Kim's seven days were spent in the county jail, a place which made the run-down flat in Havana look posh in comparison. She was able to bring in a pile of books; at least she'd be able to catch up on some reading.
Ron came in to see her during afternoon visiting hours. “I was going to bring you a hacksaw blade inside a burrito,” he told her. “But I got hungry and ate it.”
“You ate the burrito?”
“No, the hacksaw blade. High in iron, low in fat.”
Kim smiled, wondering if anyone but Ron could have gotten a smile out of her.
There was in another woman in the women's detention area Kim's first two nights. On the third night Kim was roused from her sleep by a noise at the cell door.
Her guest startled her, “What are you doing here,” Kim hissed.
“Doh, I'm picking the lock. We need to talk for a minute and this is a good time.”
Shego pulled the cell door shut behind her and sat down on the metal bench bolted to the wall. She gingerly rubbed her stomach. “Breaking into this place is almost as hard as breaking out. Or maybe it's just that my abs won't be back in shape for a long time.”
Kim propped herself up on one elbow and stared at Shego, “I repeat, why are you here?”
“I needed to talk with someone about your bastard--”
“Don't call her that!”
“She's my daughter, your bastard,” Shego spat. “You dumped me, remember?” She fell silent for a minute, closing her eyes and wondering how to continue. Finally she spoke, “Look, I figure I'm not a fit mom--”
“Got that straight.”
Shego glared at her, “I want what's best for the kid. And being raised by single mom like me with the media watching her like she's a freak is not what's best.”
Kim was silent for a moment, “So what are you thinking about doing?”
“I'm not sure. I sure as hell don't want your parents raising her -- not after the job they did with you. Maybe I can find some way to put her up for adoption where she won't know who her parents are… Where nobody will know who her parents are. I don't know… What's it like to know you're adopted? I figure if other kids know they make fun of you, but hell, kids have been bullying other kids for a long time. Poor kitten would probably have it worse growing up with just me. Either everyone knows about us -- hell, that will get her treated like a freak. Or I move to some place where no one reads newspapers to raise her and she asks me to tell her about her daddy.”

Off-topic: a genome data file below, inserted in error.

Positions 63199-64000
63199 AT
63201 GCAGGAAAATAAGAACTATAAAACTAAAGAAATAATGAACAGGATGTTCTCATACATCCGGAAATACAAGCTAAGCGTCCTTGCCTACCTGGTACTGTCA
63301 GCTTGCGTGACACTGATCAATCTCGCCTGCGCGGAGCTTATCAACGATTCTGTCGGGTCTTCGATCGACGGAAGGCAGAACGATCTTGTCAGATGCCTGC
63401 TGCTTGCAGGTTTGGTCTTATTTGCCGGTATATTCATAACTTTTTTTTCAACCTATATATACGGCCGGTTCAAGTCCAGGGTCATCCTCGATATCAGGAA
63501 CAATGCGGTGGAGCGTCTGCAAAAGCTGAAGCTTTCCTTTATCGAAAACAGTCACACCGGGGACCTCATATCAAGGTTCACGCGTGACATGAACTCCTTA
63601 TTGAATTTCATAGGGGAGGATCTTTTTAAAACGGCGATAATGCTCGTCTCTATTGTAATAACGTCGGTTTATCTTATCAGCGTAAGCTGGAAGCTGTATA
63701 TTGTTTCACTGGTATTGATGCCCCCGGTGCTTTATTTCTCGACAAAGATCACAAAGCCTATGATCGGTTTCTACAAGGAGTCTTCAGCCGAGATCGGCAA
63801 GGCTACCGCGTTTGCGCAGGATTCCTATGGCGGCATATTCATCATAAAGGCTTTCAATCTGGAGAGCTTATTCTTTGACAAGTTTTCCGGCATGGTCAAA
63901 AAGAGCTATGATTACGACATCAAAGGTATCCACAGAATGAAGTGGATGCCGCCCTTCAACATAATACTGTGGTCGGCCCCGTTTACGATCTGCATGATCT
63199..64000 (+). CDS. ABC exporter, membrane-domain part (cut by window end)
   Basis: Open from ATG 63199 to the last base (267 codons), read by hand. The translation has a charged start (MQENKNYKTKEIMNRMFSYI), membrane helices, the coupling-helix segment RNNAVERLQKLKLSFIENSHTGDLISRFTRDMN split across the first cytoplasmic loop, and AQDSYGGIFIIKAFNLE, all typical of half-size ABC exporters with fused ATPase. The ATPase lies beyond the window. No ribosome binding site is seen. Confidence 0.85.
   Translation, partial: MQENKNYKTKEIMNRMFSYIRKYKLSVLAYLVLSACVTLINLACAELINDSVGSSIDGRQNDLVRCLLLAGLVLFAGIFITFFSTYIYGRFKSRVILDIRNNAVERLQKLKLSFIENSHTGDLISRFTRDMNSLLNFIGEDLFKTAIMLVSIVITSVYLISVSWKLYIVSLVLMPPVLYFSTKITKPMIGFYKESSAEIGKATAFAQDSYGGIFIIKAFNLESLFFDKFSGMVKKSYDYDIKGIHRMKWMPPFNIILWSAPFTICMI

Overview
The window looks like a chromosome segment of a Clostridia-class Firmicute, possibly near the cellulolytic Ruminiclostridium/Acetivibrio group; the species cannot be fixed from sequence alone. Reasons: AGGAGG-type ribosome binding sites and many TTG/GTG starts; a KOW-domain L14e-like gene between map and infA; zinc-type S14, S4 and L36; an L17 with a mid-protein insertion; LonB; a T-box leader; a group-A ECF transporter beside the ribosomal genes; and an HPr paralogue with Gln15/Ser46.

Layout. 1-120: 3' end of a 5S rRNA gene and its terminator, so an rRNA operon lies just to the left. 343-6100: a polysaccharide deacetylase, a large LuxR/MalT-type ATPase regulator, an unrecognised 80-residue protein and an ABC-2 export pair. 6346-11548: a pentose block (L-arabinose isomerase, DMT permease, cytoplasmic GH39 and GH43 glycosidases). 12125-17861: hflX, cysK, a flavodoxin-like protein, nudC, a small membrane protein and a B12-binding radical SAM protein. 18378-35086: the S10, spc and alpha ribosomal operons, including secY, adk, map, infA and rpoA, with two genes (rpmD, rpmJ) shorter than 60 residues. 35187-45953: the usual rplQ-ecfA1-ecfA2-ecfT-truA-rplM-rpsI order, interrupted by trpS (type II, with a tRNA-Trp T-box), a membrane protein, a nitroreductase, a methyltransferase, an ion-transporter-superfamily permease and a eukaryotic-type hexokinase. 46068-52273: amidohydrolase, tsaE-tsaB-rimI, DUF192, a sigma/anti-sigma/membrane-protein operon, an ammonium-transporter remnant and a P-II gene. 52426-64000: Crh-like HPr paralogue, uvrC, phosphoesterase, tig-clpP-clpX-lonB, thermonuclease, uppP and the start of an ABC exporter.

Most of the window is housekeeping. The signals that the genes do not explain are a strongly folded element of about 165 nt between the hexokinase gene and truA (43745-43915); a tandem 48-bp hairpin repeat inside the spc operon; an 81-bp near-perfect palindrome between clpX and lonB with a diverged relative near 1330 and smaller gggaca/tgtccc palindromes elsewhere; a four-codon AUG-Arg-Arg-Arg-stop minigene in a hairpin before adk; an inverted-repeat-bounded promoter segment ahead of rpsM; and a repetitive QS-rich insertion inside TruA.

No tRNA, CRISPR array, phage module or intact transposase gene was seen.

“You really care about her, don't you?”
“Yeah, kinda weird, isn't it? I couldn't wait for her to be born so I could get rid of her, but now that she's here I don't want to.”
“What do you want to do with your life?”
“Hell, I don't know the answer to that one either. Dropping out of Team Go sounded good years ago, but the life of crime isn't as fun as I thought it'd be. With the pardon I can go anywhere again without looking over my shoulder for you…” She wished she hadn't said that, but Kim seemed to miss the implications.
“Going to get a job?”
“Maybe, I don't know. God, Kim, being a celebrity pays better than crime. Do you know how much money I've made since the kid was born? I wouldn't have to work -- but I think just sitting around would drive me crazy.”
“Who could tell the difference?” Kim asked with a smile.
Shego grinned back, “Point for the redhead. Seriously, Kim, the money is another issue. I'd like her to have most of it, but put her up anonymously for adoption with a couple million? That would get the creeps wanting to adopt her. And if people know where the money is coming from she's got the whole freak thing. And I want her to have all you'll pay in support… I don't know if you have to pay if I put her up for adoption. And I want you to pay. But I don't want her to know --”
There was a sound of a door latch and Shego hit the floor and rolled under the bunk. Kim casually tossed the blanket over the edge of the cot so that it covered the pale woman as the policewoman looked in. She noticed Kim was still awake, “Are you all right?”
“Sorry we had to hold you.”
“You're just doing your job,” Kim prayed the woman wasn't in the mood to be chatty.
“Okay, just holler real loud if you need anything.”
“Thanks, good night.”
With the sound of the latch clicking Shego crawled out from under the bunk, “They were never that concerned about me,” she complained.
“You aren't exactly local hero,” Kim said.
Shego refrained from pointing out that the fact Kim sat in jail raised questions about whether the redhead still deserved the title or not. The pale green woman just wanted up off the floor, and had trouble getting up. She would be uncomfortable for weeks after giving birth. Finally Kim extended a hand to help her.
It felt like an electric current ran through the pale woman's body at Kim's touch. She stood for a minute, enjoying the sense of Kim's hand in her own. “Are you okay?” the redhead asked.
Shego dropped the hand and quickly sat back down on the bench, “Yeah, just fine. Thanks. Any thoughts?”
“I'm not a lawyer. Can you set up an escrow or a blind trust or something?”
“I'm no lawyer either. I guess I should have talked with one instead of you.”
“No, I appreciate any company, even you. And thanks for asking. Tell me, how is she?”
Shego's face lit up with a smile, “She's beautiful, Kim. She's got your eyes and she already has a laugh that… None of your damn business.”
The two women glared at each other for a minute, the conversation clearly having died. “Don't the door hit your ass on the way out.” Kim punctuated the sentence by rolling over in her bunk and closing her eyes. In the morning Kim wondered if it had been a dream. And she wondered if she should have told the policewoman of Shego's visit, although she wasn't sure of the penalty for breaking into jail.